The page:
If an EKG shows that you have AFib, your doctor may order other tests to learn more about your heart. An echocardiogram or ultrasound of the heart can show whether there is any valve damage or signs of heart failure. A stress test can show how well your heart is performing. Your doctor may also order tests to look for conditions that may have triggered your AFib.



The Course of AFib

When people first develop AFib, it may come and go. The irregular heart rhythm may last anywhere from a few seconds to a few weeks before returning to normal.  In some people, the heart rhythm can remain irregular. If the trigger is a thyroid problem, pneumonia, or other treatable illness, AFib usually goes away once the cause is treated.


Treatment: Cardioversion

In some cases, your doctor may try to restore a normal heart rhythm with an electrical shock or medication. This is known as cardioversion. If you’ve been having AFib for more than 48 hours, cardioversion could raise your risk of stroke. In that case, you may need to take a blood thinner for several weeks before your doctor tries it, as well as after cardioversion.



Treatment: Medication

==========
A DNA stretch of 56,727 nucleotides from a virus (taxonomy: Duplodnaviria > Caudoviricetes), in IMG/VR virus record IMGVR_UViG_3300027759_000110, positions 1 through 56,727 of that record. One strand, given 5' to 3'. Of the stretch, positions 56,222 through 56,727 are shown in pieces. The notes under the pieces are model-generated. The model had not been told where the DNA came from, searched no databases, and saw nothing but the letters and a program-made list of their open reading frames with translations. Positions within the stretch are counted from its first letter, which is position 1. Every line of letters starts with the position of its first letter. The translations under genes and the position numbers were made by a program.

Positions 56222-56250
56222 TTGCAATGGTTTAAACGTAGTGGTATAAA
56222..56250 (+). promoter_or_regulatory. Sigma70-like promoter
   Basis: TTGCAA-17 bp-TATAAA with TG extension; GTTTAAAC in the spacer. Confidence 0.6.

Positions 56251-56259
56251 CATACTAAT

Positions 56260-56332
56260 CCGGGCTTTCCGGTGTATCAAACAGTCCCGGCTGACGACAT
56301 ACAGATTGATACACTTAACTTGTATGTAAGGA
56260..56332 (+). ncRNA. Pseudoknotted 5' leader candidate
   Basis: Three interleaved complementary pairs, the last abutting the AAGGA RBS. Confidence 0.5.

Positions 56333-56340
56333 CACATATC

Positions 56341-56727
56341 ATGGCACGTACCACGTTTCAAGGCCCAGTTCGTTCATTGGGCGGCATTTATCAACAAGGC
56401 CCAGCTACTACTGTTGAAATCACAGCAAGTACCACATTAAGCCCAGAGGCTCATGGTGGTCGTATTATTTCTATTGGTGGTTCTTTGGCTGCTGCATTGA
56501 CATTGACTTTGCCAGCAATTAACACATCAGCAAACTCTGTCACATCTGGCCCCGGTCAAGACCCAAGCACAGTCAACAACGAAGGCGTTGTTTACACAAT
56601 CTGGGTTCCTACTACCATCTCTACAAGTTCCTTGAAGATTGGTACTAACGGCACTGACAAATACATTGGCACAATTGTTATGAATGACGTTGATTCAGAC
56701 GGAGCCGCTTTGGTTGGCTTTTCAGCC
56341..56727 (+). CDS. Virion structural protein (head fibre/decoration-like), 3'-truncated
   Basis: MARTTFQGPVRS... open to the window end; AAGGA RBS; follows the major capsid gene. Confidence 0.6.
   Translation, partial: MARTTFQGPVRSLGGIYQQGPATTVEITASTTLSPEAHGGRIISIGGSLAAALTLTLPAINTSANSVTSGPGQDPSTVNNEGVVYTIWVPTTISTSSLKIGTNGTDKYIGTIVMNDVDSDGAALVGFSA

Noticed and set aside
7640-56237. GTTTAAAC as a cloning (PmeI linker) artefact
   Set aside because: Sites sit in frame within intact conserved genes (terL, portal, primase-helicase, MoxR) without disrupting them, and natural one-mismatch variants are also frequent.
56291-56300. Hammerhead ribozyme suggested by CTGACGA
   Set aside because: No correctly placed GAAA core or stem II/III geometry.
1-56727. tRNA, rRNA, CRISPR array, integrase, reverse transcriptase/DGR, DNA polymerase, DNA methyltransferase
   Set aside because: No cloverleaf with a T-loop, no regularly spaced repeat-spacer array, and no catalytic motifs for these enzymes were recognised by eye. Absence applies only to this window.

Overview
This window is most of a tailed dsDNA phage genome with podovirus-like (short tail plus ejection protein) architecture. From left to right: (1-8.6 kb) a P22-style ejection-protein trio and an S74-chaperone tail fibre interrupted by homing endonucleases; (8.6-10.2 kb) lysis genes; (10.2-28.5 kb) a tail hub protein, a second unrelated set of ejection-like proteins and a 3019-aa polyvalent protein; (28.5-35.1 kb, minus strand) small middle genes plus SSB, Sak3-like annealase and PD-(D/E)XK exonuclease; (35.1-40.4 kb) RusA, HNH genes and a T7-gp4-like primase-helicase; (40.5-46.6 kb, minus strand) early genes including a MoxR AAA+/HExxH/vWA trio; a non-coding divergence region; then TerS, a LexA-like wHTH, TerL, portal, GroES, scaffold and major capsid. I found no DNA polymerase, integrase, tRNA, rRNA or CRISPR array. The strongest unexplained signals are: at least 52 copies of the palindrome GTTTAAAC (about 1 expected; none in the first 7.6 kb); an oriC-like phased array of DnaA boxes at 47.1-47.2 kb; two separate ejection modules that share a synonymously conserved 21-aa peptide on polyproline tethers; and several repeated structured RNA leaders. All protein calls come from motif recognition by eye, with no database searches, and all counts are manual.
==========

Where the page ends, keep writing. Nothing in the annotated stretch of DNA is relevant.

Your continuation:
If your symptoms are mild, or if AFib comes back after cardioversion, you may be able to control it with medicine. Rhythm-control medicines help regulate your heart rhythm. Rate-control medicines keep your heart from beating too fast. Daily aspirin or anti-clotting medicines such as dabigatran, rivaroxaban, or warfarin can help reduce the risk of stroke in  certain people with AFib.

Treatment: Ablation

If cardioversion and medications can't control the symptoms of AFib, radiofrequency ablation may help. This procedure uses radiofrequency energy to destroy the heart tissue that sends out faulty electrical signals. Although it does not require open heart surgery, ablation has some risks. It is only recommended for people who have serious symptoms despite trying other treatments.